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“Run to the Hills” is undoubtedly Iron Maiden’s most recognizable song. Unfortunately, it doesn’t live up to the enormous praise its legions of fans bestow upon it. Off The Number of the Beast, the song is probably one of the weakest, though it is by no means bad. A victim of radio overdose, it has overshadowed much of Maiden’s storied career in the eyes of narrow-minded “fans” that somehow comprise a large portion of Maiden’s more mainstream fan base.
The main problem with the song is its unrelenting cheesiness. It’s not as much the lyrics as it is the delivery. The plight of the Native Americans makes an excellent lyrical topic, as proven by Judas Priest’s “Savage.” However, Dickinson’s insipid chorus melody may be one of the most grating performances he’s ever done. Meanwhile, the second and third verses are delivered very well (though this can’t be said about the first verse). Dickinson’s chieftain-like howl before the final chorus fits in perfectly in an Indian-themed song. The guitar lines are also quite cheesy, though the drums work excellently with the overall theme. “Run to the Hills” contains its greatest moment in the guitar solo, which is incredibly classic and probably one of the most famous metal solos short of “The Trooper.” Steve Harris closes the song well via one of his trademark bass jams.
What really dominates the show, though, is “Total Eclipse.” The dark atmosphere in this song is up to par with some of the bleakest songs Sabbath has done. Dickinson really carries the song with his malevolent delivery of the apocalyptic lyrics. The chorus is particularly demonic and memorable. The opening riff exemplifies what the song is about: depressing yet entertaining and unrelenting heavy metal. Additions such as the little scale in the middle of the second verse keep things fresh, and the solo ranks among Maiden’s very best – it’s insane and mania-inspiring, while the following vocals show just what Dickinson’s operatic training makes him capable of. It’s strange Maiden decided to make this a B-side, as it makes The Number of the Beast that much greater. “Gangland” would have made a much better choice. Luckily “Total Eclipse” is now readily available on the remastered edition of the album.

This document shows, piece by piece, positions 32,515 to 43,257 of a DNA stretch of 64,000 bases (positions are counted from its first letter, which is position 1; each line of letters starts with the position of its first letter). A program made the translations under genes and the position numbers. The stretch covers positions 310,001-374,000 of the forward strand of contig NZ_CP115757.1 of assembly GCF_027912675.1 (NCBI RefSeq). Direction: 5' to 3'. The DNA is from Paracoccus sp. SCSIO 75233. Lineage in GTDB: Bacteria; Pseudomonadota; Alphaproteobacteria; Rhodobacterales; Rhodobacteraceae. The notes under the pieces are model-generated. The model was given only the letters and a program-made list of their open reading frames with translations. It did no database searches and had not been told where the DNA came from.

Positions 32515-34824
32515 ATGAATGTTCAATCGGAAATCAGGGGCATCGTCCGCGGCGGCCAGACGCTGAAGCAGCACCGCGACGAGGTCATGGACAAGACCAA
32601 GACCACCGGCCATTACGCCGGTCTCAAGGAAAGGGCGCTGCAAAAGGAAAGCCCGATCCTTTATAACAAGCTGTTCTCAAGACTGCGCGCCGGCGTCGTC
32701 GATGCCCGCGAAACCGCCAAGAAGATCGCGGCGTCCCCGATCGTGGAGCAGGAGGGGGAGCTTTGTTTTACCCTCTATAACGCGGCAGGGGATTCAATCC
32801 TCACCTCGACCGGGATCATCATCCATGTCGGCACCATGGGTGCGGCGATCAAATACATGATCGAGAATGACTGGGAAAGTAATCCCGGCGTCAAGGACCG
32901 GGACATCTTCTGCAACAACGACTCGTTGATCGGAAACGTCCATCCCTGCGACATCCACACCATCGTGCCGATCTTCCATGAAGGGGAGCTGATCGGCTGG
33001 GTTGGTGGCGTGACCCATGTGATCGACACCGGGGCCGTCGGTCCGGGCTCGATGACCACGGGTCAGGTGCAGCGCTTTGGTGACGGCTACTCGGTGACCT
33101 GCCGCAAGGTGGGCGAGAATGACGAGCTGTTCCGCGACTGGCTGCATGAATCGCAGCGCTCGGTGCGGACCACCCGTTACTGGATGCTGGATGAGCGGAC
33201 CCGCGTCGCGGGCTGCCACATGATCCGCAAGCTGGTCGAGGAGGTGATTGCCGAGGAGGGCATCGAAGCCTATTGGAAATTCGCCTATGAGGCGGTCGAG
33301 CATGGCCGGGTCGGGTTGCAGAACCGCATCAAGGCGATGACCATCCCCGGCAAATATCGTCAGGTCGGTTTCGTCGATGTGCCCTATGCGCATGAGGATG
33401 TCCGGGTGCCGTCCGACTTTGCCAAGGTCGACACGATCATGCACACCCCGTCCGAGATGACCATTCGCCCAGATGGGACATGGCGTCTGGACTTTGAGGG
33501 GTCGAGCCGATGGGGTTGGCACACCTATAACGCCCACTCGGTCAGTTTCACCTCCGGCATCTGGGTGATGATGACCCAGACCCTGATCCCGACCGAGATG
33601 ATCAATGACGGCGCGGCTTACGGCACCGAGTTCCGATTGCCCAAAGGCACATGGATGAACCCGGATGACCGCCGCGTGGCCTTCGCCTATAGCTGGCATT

Thus concludes one of Maiden’s better singles. Though it doesn’t technically contain any rarities or even covers, the semi-rarity it does possess makes it more valuable in a Maiden collection because of its absolutely godly status. There’s not really a necessity to obtain this now that “Total Eclipse” is available on the album, but that’s not really the point of this kind of single. If you see this, don’t hesitate to pick it up – it’s worth every penny.